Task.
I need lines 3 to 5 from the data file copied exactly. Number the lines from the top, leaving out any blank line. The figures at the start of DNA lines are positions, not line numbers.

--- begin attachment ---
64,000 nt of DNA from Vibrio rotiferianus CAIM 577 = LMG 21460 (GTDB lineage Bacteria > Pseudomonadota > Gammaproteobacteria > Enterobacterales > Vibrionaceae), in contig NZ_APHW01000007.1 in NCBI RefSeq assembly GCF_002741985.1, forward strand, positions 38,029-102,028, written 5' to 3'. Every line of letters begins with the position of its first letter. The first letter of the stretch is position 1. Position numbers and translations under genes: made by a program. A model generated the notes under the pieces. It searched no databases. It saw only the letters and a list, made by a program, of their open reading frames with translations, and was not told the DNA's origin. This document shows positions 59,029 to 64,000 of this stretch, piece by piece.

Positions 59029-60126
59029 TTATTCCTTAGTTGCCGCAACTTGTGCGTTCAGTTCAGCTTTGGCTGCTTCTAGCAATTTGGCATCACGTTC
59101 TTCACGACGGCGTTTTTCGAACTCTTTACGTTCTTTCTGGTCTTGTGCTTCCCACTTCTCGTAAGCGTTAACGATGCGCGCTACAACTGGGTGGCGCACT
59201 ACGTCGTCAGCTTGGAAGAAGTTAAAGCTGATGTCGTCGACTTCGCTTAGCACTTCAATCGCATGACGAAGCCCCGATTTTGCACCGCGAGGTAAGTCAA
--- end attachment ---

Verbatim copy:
59029 TTATTCCTTAGTTGCCGCAACTTGTGCGTTCAGTTCAGCTTTGGCTGCTTCTAGCAATTTGGCATCACGTTC
59101 TTCACGACGGCGTTTTTCGAACTCTTTACGTTCTTTCTGGTCTTGTGCTTCCCACTTCTCGTAAGCGTTAACGATGCGCGCTACAACTGGGTGGCGCACT
59201 ACGTCGTCAGCTTGGAAGAAGTTAAAGCTGATGTCGTCGACTTCGCTTAGCACTTCAATCGCATGACGAAGCCCCGATTTTGCACCGCGAGGTAAGTCAA